First up, just over an hour drive south to Nordkjosbotn where we stop at a gas station to stretch and check up on sky updates. A whopping 560 people live here in town where E6 and E8, the two busiest highways in Norway meet. We see two other cars – one of them is another light chaser mini bus! The town has another claim to fame – home to the 2nd northernmost brewery in Norway: Arctic Brewery (Kirk will try their beer tomorrow).

We’ll head on to the next valley to stop and check conditions, then another large valley, with large micro-climate, if still nothing head towards Finnish border.

It is 7:35pm as we’re stopping as a small parking spot at the side of the road and Liam gets out to check on the stars. Good news – he sees some and we will stay put for a while to see if the break in the clouds will move north to open up a window to the Northern Lights. We are just south of Skiboten, one of the driest places in all of Norway, near Lyngen Alps on other side of the water in front of us. Liam tells us that with the mountains around us high enough to sometimes block the clouds from coming in, we can maybe catch some lights. Between here and the Finnish border there is no more salt water (no more fjords). In the past, Sámi people (indigenous to the area) would walk all the way from their lands where all rivers and lakes (fresh water) would freeze and it gets extra cold during winter, to the fjords/coast.

We are all set up with our cameras and tripods and searching for steady footing in the wind and on the ice. We’re eager to waiting for the Northern Lights to appear.

By 8:25pm we have a first glimpse of lights! The excitement is real and everyone is trying to get a shot. Just a smudge of green between the layers of the clouds not even visible to the naked eye. But the camera can see it and record it for proof! It’s not much and does not last long, but we get a couple of shots through our camera before it disappears again. We hang around at this spot for a while but the clouds keep coming and our spot eventually got invaded by other buses so we pack up and head out.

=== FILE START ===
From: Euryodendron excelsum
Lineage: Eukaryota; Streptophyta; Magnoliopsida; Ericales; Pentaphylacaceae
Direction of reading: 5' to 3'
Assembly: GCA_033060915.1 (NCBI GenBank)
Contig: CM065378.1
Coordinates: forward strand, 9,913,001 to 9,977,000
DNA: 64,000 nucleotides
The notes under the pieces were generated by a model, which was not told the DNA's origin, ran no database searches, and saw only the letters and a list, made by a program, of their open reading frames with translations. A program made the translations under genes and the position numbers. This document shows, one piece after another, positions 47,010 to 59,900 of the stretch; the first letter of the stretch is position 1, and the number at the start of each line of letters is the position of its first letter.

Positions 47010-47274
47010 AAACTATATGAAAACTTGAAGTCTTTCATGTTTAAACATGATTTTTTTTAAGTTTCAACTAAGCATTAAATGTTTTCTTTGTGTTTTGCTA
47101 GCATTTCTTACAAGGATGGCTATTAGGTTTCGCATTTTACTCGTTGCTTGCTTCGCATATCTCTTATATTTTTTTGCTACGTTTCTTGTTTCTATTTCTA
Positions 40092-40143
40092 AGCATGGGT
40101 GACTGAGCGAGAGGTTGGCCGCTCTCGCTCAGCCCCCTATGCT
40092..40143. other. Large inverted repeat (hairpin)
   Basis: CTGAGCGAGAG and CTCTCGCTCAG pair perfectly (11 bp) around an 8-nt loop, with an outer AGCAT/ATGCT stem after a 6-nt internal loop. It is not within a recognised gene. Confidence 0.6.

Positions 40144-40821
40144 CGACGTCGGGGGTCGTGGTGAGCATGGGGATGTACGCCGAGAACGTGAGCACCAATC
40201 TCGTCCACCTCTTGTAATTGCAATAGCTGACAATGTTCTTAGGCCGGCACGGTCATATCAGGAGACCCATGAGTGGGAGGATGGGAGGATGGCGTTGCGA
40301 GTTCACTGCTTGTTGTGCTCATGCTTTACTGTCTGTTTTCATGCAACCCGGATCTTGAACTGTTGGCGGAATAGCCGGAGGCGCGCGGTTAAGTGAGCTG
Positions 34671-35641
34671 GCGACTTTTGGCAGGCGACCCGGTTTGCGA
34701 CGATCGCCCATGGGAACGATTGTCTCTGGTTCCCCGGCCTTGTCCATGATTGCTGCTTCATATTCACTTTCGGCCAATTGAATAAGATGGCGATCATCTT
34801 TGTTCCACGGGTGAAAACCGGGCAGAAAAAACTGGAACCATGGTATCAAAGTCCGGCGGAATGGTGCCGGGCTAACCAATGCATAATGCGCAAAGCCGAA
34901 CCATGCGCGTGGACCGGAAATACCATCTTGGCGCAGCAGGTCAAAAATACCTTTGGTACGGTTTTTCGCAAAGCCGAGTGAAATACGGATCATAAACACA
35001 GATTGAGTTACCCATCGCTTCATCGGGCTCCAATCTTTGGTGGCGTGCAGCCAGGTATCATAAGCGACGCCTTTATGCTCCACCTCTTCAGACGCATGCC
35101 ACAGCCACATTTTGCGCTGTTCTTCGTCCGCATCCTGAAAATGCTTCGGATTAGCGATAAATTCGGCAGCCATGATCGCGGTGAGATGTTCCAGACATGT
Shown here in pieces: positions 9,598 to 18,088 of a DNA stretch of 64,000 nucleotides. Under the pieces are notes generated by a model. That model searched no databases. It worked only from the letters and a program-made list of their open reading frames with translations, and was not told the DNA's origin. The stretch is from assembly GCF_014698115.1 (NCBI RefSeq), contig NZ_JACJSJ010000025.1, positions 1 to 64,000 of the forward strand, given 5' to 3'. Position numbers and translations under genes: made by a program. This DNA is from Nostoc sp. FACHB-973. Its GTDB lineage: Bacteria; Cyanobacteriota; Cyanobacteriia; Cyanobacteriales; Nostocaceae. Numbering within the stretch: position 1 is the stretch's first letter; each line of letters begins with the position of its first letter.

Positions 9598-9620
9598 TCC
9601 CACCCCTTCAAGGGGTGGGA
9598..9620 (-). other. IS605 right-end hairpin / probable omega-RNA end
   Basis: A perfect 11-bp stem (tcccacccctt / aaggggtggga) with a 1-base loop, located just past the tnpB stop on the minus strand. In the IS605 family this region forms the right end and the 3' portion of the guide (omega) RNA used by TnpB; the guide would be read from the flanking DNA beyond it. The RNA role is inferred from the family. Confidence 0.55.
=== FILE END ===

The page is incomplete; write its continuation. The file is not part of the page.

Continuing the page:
At 9:35pm we enter Finland, north of Kilpisjäri. It is still cloudy overhead, so we keep going for another 30 minutes or so hoping for a break n the weather. There is no border control and buses usually don’t get stopped at customs (Liam says the company saw that happen only twice in last six years). BTW, time zone change to Eastern Europe time … +1 hour!

By 10:30pm our tour hits a snag – a bus and a truck got stuck on an icy incline, blocking the road. Due to safety decide to head back towards the border, but do stop at the frozen lake crossing under the road (Lake Kilpisjäri, about 30 minutes south of the border). While we’re waiting for a little more clearing in the sky, Liam sets up a campfire with reindeer hides around for all to sit on and serves beef stew and hot chocolate.

It is a quarter past midnight when we’re all packed up again and start the 2.5 hours ride home on the icy road. While we haven’t had any luck with the lights tonight the chase isn’t over until we’re back in Tromsø. So Liam will keep his eyes open and camera checked for any more glimpses of the elusive Northern Lights. No luck on the way back so we’re all a little disappointed when we get dropped off at the hotel at almost 3:30am. Time for bed…

By the time we wake up on Sunday, Liam has sent us all an e-mail with a Google Map snapshot of our route, as well as a recap. It had been a very challenging night, and despite searching many different areas the clouds put up too hard of a fight. The weather forecast was looking challenging, but suggested that Finland would have better conditions. We found around 70% clear sky in Skibotn, however the Green Lady was a bit shy and only made a faint appearance.